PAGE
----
Park City Institute Shines Spotlight On Bad News And Good News
The Park City Institute, like many other non-profits in recent months, had to deal with cancelled events and hard choices. But they had some good news on another front.
The new Institute Director, Ari Ioannides, officially took over his position on March 1st—pretty bad timing, he admitted, on the verge of the coronavirus outbreak and the lockdowns.
Since then, he’s had to cancel their summer series, and events such as Saints and Sinners. But on the bright side, he was able to get the Institute’s financial house in order during the early months of the year.
“So we entered March with all of our bills paid, current on payables, which was something we were struggling to do. Had a huge balance-sheet deficit. And then there were some personality issues with the Board. All of that got settled before March”
He said that, although they’re in no position to sell tickets or ask for sponsorships, they have cut costs and reduced overhead. Ioannides said their cash forecast shows they can be viable into August without any additional revenue.
He said when the COVID-19 crisis hit, they furloughed their technical staff and all but three of their regular employees. But they have raised funds, and applied for all the grants they could. He said all the staff returned in May.
Meanwhile, a series called Local Live couldn’t go in the Black Box Theatre. So they took it online.
“And we’ve been able to host a series of Local Live Facebook, Youtube events, where we’ve been able to re-hire our Tech team. So they’re back on board. And they had to shift from creating live experiences to creating on-line experiences, with video and audio. And then hire local artists, a wide variety, we’ve been able to create some pretty exciting projects. And then the whole team is there, trying to make it happen. Unfortunately, there’s no ticket sales for that. But we have been able to give back to the community so much through that. I hope that we can get donations enough to continue this program through the summer.”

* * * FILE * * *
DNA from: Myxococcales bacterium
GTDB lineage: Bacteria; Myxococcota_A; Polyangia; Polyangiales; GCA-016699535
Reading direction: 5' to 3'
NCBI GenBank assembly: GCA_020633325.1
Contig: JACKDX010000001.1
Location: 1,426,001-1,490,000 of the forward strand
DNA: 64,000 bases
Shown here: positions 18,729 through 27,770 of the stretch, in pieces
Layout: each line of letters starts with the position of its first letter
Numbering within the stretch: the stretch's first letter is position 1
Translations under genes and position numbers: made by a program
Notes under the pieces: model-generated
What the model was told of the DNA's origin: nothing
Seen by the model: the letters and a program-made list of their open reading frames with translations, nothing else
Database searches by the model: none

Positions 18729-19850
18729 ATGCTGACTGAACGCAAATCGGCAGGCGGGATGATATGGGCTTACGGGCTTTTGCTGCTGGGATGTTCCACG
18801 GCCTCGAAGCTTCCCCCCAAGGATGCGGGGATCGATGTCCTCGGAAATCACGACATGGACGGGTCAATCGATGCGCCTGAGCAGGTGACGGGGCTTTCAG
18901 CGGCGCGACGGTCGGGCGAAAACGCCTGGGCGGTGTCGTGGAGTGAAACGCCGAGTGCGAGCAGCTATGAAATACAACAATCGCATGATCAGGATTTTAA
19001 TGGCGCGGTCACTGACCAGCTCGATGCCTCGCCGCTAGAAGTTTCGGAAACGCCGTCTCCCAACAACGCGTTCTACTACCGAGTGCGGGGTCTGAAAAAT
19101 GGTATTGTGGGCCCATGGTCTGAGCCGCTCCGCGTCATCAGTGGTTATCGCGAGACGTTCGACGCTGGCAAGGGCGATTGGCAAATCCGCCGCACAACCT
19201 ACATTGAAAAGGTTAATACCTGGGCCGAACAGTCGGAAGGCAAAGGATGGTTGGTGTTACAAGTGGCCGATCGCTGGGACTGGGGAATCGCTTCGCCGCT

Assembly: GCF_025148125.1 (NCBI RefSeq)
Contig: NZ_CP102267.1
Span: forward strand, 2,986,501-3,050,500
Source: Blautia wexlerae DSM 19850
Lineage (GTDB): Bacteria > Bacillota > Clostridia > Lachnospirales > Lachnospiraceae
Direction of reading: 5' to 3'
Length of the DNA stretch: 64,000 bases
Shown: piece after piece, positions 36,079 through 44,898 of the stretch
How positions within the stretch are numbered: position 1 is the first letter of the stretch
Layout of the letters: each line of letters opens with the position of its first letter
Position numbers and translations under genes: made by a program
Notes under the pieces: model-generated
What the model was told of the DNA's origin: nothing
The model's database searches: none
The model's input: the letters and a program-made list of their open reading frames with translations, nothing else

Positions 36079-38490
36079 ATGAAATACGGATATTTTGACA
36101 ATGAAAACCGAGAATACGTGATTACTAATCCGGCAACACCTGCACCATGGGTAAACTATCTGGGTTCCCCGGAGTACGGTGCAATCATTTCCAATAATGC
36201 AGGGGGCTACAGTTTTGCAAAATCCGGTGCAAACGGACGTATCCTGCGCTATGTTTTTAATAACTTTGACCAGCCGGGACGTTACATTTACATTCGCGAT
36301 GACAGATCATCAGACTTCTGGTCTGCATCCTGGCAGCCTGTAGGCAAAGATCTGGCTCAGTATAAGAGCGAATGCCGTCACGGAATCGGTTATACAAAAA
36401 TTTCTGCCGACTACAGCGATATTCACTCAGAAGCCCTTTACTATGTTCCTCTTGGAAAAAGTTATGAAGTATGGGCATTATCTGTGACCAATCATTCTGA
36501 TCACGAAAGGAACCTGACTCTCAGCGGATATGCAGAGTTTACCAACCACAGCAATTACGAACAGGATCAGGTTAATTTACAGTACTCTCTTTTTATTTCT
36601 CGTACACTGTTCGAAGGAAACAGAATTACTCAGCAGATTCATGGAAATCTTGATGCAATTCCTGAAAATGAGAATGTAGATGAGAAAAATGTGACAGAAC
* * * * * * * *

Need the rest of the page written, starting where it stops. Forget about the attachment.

The series has only one sponsor, Cole Sport, but is gaining more viewers every week. Ioannides said most of the streams now have more viewers than can be seated in the Eccles Center.
Currently, he’s working to get performers, such as T-Bone Burnett, rescheduled for the near future.
“So Stephanie Land is coming back. I actually spoke to her agent yesterday. We were looking to do something online, but we really feel like she needs to be here in person. She’s excited to come back. T Bone actually, before we cancelled, his doctor told him not to travel. He’s a little older and in a high-risk category. He wants to come back as well, but we’re gonna wait for them, for his doctor to say when it’s safe for him to come. Another great artist who I’m super-excited about, kinda fits that same—David Foster, who produced so many great bands, including Celine Dion and the second version of Chicago. So we’re having him and the same sorta thing. He wants to make sure that it’s safe for him to travel. So he’ll be back this winter.”
He added that another performer, Gretchen Wilson, had to be cancelled for a Pioneer Day show this summer, but they plan to get her back for the celebration in 2021.
He said it’s difficult to know when they can safely host shows in the Eccles, but they are working on a winter series of performances, as well as a speaker series.
Finally, Ioannides said they’re hoping that patrons will make Sustaining Fund contributions. You’re invited to go online to “parkcityinstitute.org.”